I Have a Dream Critique

Topics: African American, Martin Luther King, Jr., Lyndon B. Johnson Pages: 6 (1874 words) Published: August 24, 2012
The speech ‘I have a dream’ is one of the most memorable speeches of all the times. This meaningful emotional speech was delivered by Dr.Martin Luther King Jr, on 28 August 1963. He delivered it from the steps of the Lincoln Memorial, in Washington, D.C. during the massive “March on Washington for Jobs and Freedom” In this speech Martin Luther King called for racial equality and an end to discrimination since Afro Americans were deprived of their rights even equal right were given them by Abraham Lincoln. It is also very important to note that more than 200,000 people gathered to listen to his speech during the ‘March’, including a good number of white men who were against racial discrimination. The speech was also ranked the top American speech of the 20th century by a 1999 poll of scholars of public address. Many scholars have examined this speech from various perspectives.

I have a dream- Text
The speech was a significant moment of the American Civil Rights Movement. It contains around 1,660 words. At first it was titled "Normalcy, Never Again." The first drafts never included the phrase ‘I have a dream’. Dr. King had already delivered a speech similar to this, in Detroit in June 1963 during his march on Woodward Avenue. It is believed that well known title “I have a dream” came from the greatly improvised content and delivery of that speech. It is also said that close to the end of the speech, famous Afro American gospel singer Mahalia Jackson shouted to Dr. King from the multitude asking him to tell them about his dream. Afterwards Dr.King started punctuating his points with “I have a dream”.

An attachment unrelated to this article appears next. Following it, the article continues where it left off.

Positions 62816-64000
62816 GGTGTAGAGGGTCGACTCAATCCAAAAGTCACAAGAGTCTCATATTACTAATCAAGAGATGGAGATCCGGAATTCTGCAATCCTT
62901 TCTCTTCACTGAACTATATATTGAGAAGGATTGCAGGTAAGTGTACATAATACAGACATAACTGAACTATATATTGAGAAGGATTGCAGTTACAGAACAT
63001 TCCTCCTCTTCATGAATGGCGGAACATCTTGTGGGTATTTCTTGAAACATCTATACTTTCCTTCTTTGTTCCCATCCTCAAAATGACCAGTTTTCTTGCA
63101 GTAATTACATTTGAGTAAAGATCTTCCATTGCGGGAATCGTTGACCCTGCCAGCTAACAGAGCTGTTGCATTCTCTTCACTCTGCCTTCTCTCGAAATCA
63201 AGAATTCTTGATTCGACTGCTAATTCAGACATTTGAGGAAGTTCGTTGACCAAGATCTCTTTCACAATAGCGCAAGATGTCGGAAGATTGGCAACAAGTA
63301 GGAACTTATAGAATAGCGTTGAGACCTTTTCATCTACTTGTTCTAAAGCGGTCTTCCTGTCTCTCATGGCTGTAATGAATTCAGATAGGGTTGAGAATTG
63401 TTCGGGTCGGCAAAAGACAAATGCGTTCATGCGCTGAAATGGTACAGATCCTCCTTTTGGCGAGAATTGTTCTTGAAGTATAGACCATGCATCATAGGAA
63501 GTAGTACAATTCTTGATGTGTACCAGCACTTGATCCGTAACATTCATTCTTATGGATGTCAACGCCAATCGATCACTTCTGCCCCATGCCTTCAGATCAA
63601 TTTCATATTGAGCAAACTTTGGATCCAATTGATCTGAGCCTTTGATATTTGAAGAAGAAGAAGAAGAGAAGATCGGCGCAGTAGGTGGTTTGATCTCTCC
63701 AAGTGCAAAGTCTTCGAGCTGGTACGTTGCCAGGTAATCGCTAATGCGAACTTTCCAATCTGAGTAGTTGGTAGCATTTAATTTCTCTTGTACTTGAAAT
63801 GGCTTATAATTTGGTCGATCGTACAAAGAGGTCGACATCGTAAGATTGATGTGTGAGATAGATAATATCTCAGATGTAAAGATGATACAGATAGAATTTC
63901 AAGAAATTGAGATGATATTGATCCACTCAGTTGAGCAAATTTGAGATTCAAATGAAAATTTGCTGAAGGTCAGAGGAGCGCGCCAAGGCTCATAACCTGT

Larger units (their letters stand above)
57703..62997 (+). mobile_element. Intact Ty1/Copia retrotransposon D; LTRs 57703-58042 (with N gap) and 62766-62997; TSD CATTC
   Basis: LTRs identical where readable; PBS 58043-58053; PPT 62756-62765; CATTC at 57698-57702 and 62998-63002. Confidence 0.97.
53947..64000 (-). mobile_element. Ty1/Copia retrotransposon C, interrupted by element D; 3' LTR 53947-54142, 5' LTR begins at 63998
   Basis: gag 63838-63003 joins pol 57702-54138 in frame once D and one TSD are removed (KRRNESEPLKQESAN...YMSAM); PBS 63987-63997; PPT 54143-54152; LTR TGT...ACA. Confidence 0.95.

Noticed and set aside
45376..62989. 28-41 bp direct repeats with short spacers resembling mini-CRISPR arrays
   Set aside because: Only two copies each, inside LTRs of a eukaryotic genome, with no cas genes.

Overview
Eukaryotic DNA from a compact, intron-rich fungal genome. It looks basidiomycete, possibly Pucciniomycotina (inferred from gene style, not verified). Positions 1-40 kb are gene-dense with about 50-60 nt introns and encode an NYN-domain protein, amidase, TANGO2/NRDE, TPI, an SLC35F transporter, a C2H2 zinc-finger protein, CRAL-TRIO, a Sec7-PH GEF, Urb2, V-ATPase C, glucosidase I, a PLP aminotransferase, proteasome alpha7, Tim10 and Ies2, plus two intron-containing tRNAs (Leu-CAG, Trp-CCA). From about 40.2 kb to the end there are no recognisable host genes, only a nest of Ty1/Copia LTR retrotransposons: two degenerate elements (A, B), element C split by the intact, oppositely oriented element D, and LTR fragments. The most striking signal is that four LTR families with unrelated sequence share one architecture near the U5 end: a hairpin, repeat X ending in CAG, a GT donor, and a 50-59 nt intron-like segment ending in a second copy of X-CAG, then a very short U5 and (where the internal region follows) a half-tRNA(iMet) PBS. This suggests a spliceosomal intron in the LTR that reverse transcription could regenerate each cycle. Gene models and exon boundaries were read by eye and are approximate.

Tone of the Speech
It is very interesting to note that Dr.King uses very powerful images and uplifting language to create a persuasive and moving speech. He has used a very powerful language and an optimistic tone. If we read the text we can understand that he has developed the speech to persuade people and thus to bring change. It gave a great hope and power to go against the discrimination of the time.

The Speech
The power and mesmerizing quality of the phrases cannot be analyzed profoundly. Even now the magic words of this speech continue to inspire many souls around the world. It describes not only the transformation of oppression and injustice into an oasis of freedom but gives a call to every to get into action. This speech gathered them together to achieve freedom. It is said to be the best example for rhetoric. “Uses of hypnotic phrases, metaphors and soaring imagery make this speech more drama than poetry. As drama it must be heard and seen. More than poetry, this speech also said to be a drama. King's rhetorical genius was oral, Lincoln's written. Lincoln spoke transcendentally, while King spoke in the moment” says Journalist Richard. The use of the words revolt and militancy do not carry any special significance in the speech. Revolt was an accepted designation for the civil disobedience that characterized the early years of the 1960s. Both activists and commentators use the word to convey the mood of the Black Community-a mood that committed itself to direct, open, public challenges to the southern status quo.

American Political situation
Drew D.Hansen in his book ‘The Dream’ claims that King's words proved to be a keystone for understanding the social and political turmoil of those times: He notes, "Dr.King gave the nation a vocabulary to express what was happening". The Afro Americans were denied their rights. They were treated badly. Even the government officials were against the people and treated them as second class citizens and some times worse than a dog. It continued for nearly 200 year. Many protest against this discrimination. They also started several movements. One such was Civil Rights Movement in which Martin Luther King Joined and gave this speech.

Critical analysis
Anaphora (Emphasize Phrases by repeating words at the beginning of neighbouring clauses) is...
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